Apple releases mystery security updates for macOS Big Sur, Catalina

Posted on February 14th, 2022 by

On Monday, Apple released security updates for macOS Big Sur and macOS Catalina. But strangely, Apple did not provide a single detail about which security issues were addressed in the updates.

Here’s what little we know about the latest macOS updates.

What do macOS Big Sur 11.6.4 and Security Update 2022-002 Catalina include?

On Apple’s “What’s new in the updates for macOS Big Sur” page, Apple simply states of macOS Big Sur 11.6.4:

This update is recommended for all users and improves the security of macOS.

(Apple no longer updates its “What’s new in the updates for macOS Catalina” page, so there is no specific statement there about the corresponding update, Security Update 2022-002 Catalina.)

Usually, Apple provides details about security fixes at its “Apple security updates” page.

This time around, however, Apple is — at least so far — staying silent about what the latest updates include.

Apple offers no CVE details for macOS Big Sur 11.6.4 or Security Update 2022-002 Catalina.

Instead, Apple simply states that “This update has no published CVE entries” for both updates. Vulnerabilities often have CVE numbers assigned to them to help researchers identify whether the same security issue affects multiple products.

It is extremely rare for Apple to issue a security update without referencing any CVE numbers. In fact, this is the first case we could find where Apple published a security-only update for macOS that did not include a single CVE reference in its security release notes.

We have reached out to Apple for comment. If Apple responds, we’ll update this article to include the company’s statement.

What do the new Big Sur and Catalina updates likely NOT include?

One thing we can assume that the two updates do not include is a fix for the WebKit vulnerability that was already included in last week’s Safari 15.3 update for both Big Sur and Catalina. Apple specifically named that vulnerability as CVE-2022-22620.

Apple fixes active zero-day vuln with macOS 12.2.1, iOS 15.3.1, Safari 15.3

How to update to the latest macOS versions

You can get the latest macOS version that’s compatible with your Mac by clicking on Apple menuSystem Preferences… > Software Update.

If your Mac’s operating system hasn’t been updated for several years and it’s running macOS High Sierra or older, look for macOS Monterey in the App Store and download it from there.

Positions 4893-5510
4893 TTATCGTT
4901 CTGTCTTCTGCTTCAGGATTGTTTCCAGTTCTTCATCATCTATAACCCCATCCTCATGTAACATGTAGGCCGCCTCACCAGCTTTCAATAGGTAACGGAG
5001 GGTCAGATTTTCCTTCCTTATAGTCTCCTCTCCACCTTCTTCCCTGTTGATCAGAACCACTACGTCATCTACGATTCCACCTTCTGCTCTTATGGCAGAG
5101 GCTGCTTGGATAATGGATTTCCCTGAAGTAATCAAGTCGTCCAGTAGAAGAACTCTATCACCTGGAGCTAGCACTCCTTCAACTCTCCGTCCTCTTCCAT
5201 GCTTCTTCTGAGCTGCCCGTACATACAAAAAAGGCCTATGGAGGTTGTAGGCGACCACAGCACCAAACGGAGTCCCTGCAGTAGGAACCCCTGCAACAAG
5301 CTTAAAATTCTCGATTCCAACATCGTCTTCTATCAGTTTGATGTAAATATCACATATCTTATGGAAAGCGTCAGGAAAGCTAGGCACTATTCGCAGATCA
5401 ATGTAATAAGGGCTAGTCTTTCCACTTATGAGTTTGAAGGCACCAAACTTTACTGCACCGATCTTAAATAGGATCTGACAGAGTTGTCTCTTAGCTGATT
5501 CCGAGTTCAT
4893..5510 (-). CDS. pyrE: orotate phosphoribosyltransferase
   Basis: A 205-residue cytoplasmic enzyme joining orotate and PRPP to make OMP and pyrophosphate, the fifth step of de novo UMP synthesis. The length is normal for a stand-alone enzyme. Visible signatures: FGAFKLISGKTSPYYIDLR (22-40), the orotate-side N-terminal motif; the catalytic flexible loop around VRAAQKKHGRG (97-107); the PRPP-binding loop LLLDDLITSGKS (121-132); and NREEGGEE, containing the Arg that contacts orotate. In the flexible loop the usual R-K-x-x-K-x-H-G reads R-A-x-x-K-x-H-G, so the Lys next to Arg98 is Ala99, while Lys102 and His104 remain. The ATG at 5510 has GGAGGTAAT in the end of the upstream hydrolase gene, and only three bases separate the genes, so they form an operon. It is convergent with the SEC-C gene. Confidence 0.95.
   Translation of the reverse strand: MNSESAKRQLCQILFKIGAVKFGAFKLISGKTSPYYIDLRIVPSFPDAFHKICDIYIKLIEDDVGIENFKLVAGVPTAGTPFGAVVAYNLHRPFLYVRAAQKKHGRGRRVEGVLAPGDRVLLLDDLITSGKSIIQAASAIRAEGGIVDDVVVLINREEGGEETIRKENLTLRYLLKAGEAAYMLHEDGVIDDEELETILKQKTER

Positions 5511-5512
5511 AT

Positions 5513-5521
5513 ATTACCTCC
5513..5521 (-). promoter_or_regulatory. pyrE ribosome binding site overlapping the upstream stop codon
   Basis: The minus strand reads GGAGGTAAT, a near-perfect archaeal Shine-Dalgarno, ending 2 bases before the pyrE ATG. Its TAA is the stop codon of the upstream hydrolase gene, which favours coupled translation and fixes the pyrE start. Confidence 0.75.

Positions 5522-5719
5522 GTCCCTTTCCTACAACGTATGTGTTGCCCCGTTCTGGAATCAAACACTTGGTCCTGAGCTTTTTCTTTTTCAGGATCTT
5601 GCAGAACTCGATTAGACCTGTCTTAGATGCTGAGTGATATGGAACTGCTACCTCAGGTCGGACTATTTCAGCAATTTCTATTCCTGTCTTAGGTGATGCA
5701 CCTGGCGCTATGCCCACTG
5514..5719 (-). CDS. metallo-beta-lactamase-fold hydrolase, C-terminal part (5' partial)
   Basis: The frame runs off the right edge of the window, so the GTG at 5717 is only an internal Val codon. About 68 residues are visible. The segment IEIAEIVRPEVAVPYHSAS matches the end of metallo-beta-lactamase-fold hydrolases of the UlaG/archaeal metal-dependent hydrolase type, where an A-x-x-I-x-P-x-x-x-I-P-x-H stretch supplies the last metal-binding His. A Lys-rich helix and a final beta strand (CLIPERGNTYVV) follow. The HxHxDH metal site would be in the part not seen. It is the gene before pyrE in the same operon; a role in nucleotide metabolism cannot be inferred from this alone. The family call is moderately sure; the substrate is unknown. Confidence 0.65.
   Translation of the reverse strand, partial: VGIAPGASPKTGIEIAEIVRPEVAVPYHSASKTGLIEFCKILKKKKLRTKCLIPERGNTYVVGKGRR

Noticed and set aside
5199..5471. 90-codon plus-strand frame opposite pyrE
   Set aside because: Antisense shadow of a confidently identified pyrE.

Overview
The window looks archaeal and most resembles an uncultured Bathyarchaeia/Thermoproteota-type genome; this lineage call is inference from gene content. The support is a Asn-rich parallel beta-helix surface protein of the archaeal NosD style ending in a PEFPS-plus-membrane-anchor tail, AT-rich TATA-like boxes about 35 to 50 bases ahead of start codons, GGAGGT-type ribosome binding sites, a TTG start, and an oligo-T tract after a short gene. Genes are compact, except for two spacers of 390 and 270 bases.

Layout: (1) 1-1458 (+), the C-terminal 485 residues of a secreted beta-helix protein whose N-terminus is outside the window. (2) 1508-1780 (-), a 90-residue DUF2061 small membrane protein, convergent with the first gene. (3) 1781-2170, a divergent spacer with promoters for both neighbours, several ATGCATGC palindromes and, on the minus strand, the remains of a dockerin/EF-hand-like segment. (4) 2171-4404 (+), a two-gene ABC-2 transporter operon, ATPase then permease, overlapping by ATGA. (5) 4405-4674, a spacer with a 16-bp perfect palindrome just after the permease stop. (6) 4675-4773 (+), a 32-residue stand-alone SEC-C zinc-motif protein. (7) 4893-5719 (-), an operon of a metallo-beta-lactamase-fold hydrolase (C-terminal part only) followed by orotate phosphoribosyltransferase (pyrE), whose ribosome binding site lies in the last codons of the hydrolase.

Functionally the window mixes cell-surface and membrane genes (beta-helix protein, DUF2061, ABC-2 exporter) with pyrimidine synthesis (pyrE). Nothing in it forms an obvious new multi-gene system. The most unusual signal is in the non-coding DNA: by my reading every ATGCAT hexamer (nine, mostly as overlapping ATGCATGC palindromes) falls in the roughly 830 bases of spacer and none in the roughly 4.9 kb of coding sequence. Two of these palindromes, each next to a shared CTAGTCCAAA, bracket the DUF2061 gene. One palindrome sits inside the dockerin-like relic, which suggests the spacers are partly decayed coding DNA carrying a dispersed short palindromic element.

Ideally, if your Mac is compatible with macOS Monterey, you should update to Monterey rather than merely installing this week’s Big Sur or Catalina security update.

Although Apple continues to release some security updates for macOS Big Sur and macOS Catalina, Apple does not patch every security issue for these older macOS versions; see Apple’s Poor Patching Policies Potentially Make Users’ Security and Privacy Precarious.

Apple’s Poor Patching Policies Potentially Make Users’ Security and Privacy Precarious

How to back up your Mac before updating it

When backing up your Mac, it’s ideal to follow a “3-2-1 backup strategy,” and occasionally verify that your Mac is backing up successfully.

Data Backup Plan: How to Implement the 3-2-1 Backup Strategy

How to Verify Your Backups are Working Properly

How can I learn more?

Each week on the Intego Mac Podcast, Intego’s Mac security experts discuss the latest Apple news, security and privacy stories, and offer practical advice on getting the most out of your Apple devices. Be sure to follow the podcast to make sure you don’t miss any episodes!

You can also subscribe to our e-mail newsletter and keep an eye here on The Mac Security Blog for the latest Apple security and privacy news. And don’t forget to follow Intego on your favorite social media channels: Follow Intego on Twitter Follow Intego on Facebook Follow Intego on YouTube Follow Intego on Pinterest Follow Intego on LinkedIn Follow Intego on Instagram Follow the Intego Mac Podcast on Apple Podcasts

About Joshua Long

Joshua Long (@theJoshMeister), Intego's Chief Security Analyst, is a renowned security researcher, writer, and public speaker. Josh has a master's degree in IT concentrating in Internet Security and has taken doctorate-level coursework in Information Security. Apple has publicly acknowledged Josh for discovering an Apple ID authentication vulnerability. Josh has conducted cybersecurity research for more than 20 years, which has often been featured by major news outlets worldwide. Look for more of Josh's articles at and follow him on Twitter. View all posts by Joshua Long →